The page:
On this World Blood Donor Day, we need to take a stand to protect voluntary blood donation from a massive threat posed by the brazen and rampant demand for replacement of blood units by hospital based blood banks.
The reason why numerous blood donors donate blood is because they believe that the units they donate will be available to any and every needy patients without any discrimination or barrier. The message that many hospitals will not accept blood which is readily available on the shelves, and yet continue to demand replacement is a serious deterrent for regular voluntary blood donors.
The family of the patients continue to suffer under the coercive demands of the hospitals that are treating their patient. They continue to be blackmailed and harassed into getting blood donors.
The government has removed the known roadblocks as far as the law is concerned in order to ensure that every hospital based blood bank is able to participate in voluntary blood donation camps. This has paved the way for the implementation of the national blood policy which envisions that blood be sourced from voluntary non-remunerated blood donors without any coercion into action. Yet, majority of hospital based blood banks show no sign of moving from replacement to voluntary blood donation.
Blood donors are at loss to understand why their peers continue to suffer - looking for blood units even when the blood banks continue to tell them that they have enough stocks and are happy to provide blood to anyone. This is breaking the trust relationship between the donors and the blood banks.
Blood donated by voluntary non-remunerated blood donors is the safest. It is high time that the onus of organising blood products is shifted from the patient to the hospitals. Sufficient blood should be collected, tested and be kept ready well in advance. The family of the patient should not be involved in the process of organizing for blood. This is the case in most countries which have a well established blood donation program. The Government must intervene to stop the practice of blood banks asking the patient’s family to bring in blood donors.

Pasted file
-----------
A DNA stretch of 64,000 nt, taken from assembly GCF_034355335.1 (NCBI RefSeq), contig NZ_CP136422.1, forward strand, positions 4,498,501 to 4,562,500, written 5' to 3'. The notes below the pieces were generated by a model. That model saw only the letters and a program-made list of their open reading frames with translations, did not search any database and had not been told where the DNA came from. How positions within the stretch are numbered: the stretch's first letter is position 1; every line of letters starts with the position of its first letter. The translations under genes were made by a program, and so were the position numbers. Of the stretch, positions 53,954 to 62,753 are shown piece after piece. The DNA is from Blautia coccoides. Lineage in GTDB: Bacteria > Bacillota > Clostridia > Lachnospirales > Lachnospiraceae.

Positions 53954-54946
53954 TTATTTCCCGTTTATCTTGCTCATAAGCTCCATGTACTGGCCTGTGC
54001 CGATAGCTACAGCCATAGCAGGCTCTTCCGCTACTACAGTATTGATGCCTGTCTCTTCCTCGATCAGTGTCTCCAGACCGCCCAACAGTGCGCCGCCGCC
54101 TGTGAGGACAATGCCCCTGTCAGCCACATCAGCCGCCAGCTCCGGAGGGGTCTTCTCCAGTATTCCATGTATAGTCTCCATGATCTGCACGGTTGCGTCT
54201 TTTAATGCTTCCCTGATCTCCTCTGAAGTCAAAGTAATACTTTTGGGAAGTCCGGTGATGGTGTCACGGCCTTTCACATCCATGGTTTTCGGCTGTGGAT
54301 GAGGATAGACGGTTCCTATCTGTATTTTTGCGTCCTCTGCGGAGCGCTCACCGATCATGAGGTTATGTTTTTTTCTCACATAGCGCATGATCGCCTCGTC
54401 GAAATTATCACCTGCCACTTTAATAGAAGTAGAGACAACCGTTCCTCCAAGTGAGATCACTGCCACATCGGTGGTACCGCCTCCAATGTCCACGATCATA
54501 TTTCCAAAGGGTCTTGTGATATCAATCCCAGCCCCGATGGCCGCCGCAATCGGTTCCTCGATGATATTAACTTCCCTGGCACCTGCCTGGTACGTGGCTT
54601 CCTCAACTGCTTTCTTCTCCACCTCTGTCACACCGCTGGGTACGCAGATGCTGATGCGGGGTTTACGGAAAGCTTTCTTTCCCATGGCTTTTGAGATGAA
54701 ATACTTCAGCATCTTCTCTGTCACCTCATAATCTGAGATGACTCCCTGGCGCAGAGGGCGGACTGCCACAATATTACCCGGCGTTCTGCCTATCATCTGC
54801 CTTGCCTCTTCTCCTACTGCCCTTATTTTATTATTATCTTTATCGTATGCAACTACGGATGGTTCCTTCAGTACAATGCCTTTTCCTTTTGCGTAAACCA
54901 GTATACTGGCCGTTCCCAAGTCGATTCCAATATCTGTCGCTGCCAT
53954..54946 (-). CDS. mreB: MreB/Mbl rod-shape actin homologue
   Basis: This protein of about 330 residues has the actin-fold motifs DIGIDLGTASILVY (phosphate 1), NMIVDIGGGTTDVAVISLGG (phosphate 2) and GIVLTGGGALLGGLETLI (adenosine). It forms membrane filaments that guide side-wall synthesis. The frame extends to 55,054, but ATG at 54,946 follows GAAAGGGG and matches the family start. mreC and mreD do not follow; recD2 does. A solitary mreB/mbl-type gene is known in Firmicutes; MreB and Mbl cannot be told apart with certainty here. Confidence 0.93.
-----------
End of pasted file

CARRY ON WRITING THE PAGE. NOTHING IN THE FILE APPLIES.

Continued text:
The fact that voluntary blood donation has shown steady rise across the country is testimony to the commitment of the common man’s willingness to participate in ensuring there is enough safe and sustainable supply of blood. Majority of hospital based blood banks do not put effort to participate in voluntary blood donation camps and at the same time they do not accept blood units donated by voluntary blood donors from other blood banks. The demand for replacement blood units is making it impossible for large number of patients to receive blood from truly voluntary non-remunerated blood donors, and thus the voluntary blood donation movement is being suppressed from being able to ensure blood for all.
20 years after the reforms for blood donations were set in motion by the Supreme Court of the country and only 2.5 years are left to achieve the national and global goal for 100% voluntary blood donation by the year 2020 across the country. It is high time that the regulatory bodies take note of the real issues threatening to derail the vision 2020 and take the following steps to systematically eliminate replacement blood collection.
Each hospital must be made to publicly disclose the collection of blood from truly voluntary blood donors versus blood donors who have been forced to donate because the hospital asked the family to organise donors (whatever name the hospitals choose to give to cover up this grave malpractice).
Each blood bank must be asked to share a plan on how they are going to move from their current level of replacement donation to zero replacement in a time bound manner and the reporting of this should be integrated with the existing systems of monitoring blood banking.
There should be clear messaging from National Blood Transfusion Council and other regulatory bodies strongly condemning, discouraging and wherever possible legally limiting the process of replacement blood donation.
If the government fails to offer protection to patients and allow unrestricted exploitation of the patients - it will cause serious and irreversible damage to the voluntary blood donation movement.